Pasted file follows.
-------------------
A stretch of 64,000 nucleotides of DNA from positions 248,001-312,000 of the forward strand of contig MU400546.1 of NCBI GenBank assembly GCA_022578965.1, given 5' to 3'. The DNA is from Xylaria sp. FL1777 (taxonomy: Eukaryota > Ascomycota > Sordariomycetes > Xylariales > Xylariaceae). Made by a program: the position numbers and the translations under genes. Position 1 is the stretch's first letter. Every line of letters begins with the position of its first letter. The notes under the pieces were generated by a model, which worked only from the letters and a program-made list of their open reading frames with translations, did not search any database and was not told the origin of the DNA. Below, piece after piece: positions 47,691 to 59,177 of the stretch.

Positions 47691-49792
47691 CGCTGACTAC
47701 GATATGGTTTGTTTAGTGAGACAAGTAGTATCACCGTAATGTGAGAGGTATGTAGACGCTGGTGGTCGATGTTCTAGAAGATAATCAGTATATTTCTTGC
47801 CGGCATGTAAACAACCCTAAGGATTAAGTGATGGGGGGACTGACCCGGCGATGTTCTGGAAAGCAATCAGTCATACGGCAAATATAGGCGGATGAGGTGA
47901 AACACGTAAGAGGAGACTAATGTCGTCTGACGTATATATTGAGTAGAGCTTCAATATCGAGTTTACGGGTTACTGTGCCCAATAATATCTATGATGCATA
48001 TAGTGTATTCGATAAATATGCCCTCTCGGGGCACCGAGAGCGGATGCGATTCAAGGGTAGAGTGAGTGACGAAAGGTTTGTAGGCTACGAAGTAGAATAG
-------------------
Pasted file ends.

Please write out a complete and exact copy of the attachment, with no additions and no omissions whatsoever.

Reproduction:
A stretch of 64,000 nucleotides of DNA from positions 248,001-312,000 of the forward strand of contig MU400546.1 of NCBI GenBank assembly GCA_022578965.1, given 5' to 3'. The DNA is from Xylaria sp. FL1777 (taxonomy: Eukaryota > Ascomycota > Sordariomycetes > Xylariales > Xylariaceae). Made by a program: the position numbers and the translations under genes. Position 1 is the stretch's first letter. Every line of letters begins with the position of its first letter. The notes under the pieces were generated by a model, which worked only from the letters and a program-made list of their open reading frames with translations, did not search any database and was not told the origin of the DNA. Below, piece after piece: positions 47,691 to 59,177 of the stretch.

Positions 47691-49792
47691 CGCTGACTAC
47701 GATATGGTTTGTTTAGTGAGACAAGTAGTATCACCGTAATGTGAGAGGTATGTAGACGCTGGTGGTCGATGTTCTAGAAGATAATCAGTATATTTCTTGC
47801 CGGCATGTAAACAACCCTAAGGATTAAGTGATGGGGGGACTGACCCGGCGATGTTCTGGAAAGCAATCAGTCATACGGCAAATATAGGCGGATGAGGTGA
47901 AACACGTAAGAGGAGACTAATGTCGTCTGACGTATATATTGAGTAGAGCTTCAATATCGAGTTTACGGGTTACTGTGCCCAATAATATCTATGATGCATA
48001 TAGTGTATTCGATAAATATGCCCTCTCGGGGCACCGAGAGCGGATGCGATTCAAGGGTAGAGTGAGTGACGAAAGGTTTGTAGGCTACGAAGTAGAATAG